The concession to two huge corporations in a bill designed to target businesses with outsized power and influence has irked some, including Cooke, who wonders, “Why is it acceptable for Disney to ‘censor’ its commenters, but not for Twitter to?”

“It’s disappointing to see … that’s exactly the type of government favor-giving that you’re trying to avoid,” Athey agreed. “At the same time, it’s politics,” she said, adding that it’s “likely this was a necessary exemption in order for the bill to be passed in the first place.”

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Donald Trump

Trump: ‘I have not conceded’ 2020 loss; might have ‘different president’ now if not for Pence choice

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On the possibility of being reinstated as president if the 2020 contest is verified as fraudulent, Trump said such a decision would be “up to public” or “perhaps politicians.”

Former President Donald Trump said Monday that he has not conceded the 2020 presidential race, that if the election is proven fraudulent it will be up to the public and “perhaps politicians” to decide how to respond, and that if Mike Pence had sent disputed election results back to state legislatures for review the country “might very well have a different president right now.”

“No, I never admitted defeat,” Trump told Just the News’ “Water Cooler” in an exclusive interview on Real America’s Voice.

“We have a lot of things happening right now … all you have to do is read the newspapers and see what’s coming out now,” he said, adding that he has “not conceded.”

Last week during an interview with conservative commentator Sean Hannity Trump had remarked about the 2020 contest that “shockingly, we were supposed to win easily at 64 million votes and we got 75 million votes and we didn’t win, but let’s see what happens on that.”

Trump told the “The Water Cooler” host David Brody Monday that if the election was tainted by fraud any decision on reinstating him as president would fall to the public or possibly to politicians.

“If the election was fraudulent, people are gonna have to make up their own minds,” he said. “It’s not gonna be up to me. It’s gonna be up to the public. It’s gonna be up to, perhaps, politicians. I don’t think there’s ever been a case like this where hundreds of thousands of votes will be found. So we’ll have to see what happens.”

Trump said that he is “disappointed” that former Vice President Mike Pence did not kick some states’ electoral vote counts back to their state legislatures for review, speculating that if Pence had done so there may have been a different president in office today.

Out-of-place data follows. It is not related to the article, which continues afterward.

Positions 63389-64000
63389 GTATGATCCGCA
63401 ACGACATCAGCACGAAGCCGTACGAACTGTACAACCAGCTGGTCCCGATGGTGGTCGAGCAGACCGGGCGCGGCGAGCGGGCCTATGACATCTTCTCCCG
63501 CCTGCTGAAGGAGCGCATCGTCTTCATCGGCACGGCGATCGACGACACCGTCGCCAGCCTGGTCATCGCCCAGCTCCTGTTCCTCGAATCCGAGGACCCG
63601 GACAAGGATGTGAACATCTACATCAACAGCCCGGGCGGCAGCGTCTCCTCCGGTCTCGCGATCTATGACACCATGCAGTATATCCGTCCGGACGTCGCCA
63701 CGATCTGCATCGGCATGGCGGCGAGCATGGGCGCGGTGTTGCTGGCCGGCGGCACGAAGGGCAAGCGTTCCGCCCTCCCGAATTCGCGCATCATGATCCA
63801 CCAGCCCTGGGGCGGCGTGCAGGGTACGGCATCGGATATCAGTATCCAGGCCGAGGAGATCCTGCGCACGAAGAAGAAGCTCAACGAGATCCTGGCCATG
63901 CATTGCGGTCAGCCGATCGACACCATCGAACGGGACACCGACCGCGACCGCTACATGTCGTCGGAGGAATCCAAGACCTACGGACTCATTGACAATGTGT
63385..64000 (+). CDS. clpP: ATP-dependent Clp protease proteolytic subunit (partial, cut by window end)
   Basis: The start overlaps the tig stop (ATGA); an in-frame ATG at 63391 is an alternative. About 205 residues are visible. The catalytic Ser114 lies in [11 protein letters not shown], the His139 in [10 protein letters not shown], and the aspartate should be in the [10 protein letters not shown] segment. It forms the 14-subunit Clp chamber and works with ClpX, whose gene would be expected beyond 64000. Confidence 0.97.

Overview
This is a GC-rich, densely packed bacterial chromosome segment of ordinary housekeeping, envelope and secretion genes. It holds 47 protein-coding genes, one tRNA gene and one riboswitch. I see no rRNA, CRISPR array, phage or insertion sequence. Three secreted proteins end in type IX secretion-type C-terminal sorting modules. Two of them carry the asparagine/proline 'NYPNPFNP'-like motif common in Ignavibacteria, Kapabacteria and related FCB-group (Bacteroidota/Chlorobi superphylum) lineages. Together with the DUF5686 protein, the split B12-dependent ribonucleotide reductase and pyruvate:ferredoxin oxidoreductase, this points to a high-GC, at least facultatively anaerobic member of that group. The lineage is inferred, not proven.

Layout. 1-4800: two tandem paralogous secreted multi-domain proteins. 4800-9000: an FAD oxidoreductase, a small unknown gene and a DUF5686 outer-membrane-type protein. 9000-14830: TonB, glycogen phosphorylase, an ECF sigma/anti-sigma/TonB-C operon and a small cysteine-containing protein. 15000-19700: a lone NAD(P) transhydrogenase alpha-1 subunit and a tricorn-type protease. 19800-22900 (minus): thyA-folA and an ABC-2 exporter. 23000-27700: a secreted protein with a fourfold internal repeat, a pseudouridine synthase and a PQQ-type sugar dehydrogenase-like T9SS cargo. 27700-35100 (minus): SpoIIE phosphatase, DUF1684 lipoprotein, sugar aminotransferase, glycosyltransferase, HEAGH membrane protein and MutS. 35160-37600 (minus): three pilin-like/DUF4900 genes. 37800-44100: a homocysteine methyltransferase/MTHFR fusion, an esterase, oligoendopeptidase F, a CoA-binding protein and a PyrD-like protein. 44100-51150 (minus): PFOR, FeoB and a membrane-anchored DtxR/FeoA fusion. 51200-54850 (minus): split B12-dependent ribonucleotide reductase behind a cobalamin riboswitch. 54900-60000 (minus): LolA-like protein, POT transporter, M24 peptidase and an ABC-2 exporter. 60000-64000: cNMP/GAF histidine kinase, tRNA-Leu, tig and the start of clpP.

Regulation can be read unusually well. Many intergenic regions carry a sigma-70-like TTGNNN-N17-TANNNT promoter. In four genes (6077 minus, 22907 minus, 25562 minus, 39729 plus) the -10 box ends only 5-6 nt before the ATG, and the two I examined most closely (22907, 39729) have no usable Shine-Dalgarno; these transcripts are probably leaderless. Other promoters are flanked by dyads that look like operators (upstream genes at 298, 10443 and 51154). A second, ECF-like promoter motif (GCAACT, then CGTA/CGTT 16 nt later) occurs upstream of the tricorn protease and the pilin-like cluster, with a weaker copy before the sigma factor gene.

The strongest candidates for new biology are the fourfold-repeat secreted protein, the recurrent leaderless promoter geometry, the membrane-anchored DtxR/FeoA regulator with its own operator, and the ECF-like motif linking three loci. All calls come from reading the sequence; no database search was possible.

“Well, I’ve always liked Mike, and I’m very disappointed that he didn’t send it back to the legislatures,” he said. “When you have more votes than you have voters in some cases and when you have the kind of things that are, that were known — in many cases they were known then, but they’re certainly getting better and better known now — I was disappointed that he didn’t send it back. I felt he had the right to send it back, and he should’ve sent it back. That’s my opinion. I think you would have found that you might very well have a different president right now had he sent ’em back.”

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Capitol Riots

Virginia couple pleads guilty to misdemeanor in Jan. 6 Capitol riot

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The husband and wife are third, fourth to plead guilty in incident. Over 400 people were charged in connection with the incident.

A Virginia couple has pleaded guilty to misdemeanor charges related to their actions during the Jan. 6 Capitol riot.

The couple, Jessica and Joshua Bustle, of Bristow, pleaded guilty in federal court Monday to one misdemeanor charge: demonstrating or picketing in a Capitol building.

Under a deal with prosecutors, the couple only pleaded guilty to one misdemeanor out of the four charged against them. The charge carries a possible jail sentence of six months and up to $5,000 in fines.

“There’s no guarantee what the sentence will be in this case,” Judge Thomas Hogan told the couple during the hearing.

Hogan also said he will set a sentencing date for them in four to six weeks, according to Politico.

On Jan. 6, Jessica Bustle posted on Facebook: “Pence is a traitor. We stormed the capital. An unarmed peaceful woman down the hall from us was shot in the neck by cops. It’s insane here….Pray for America!!!!”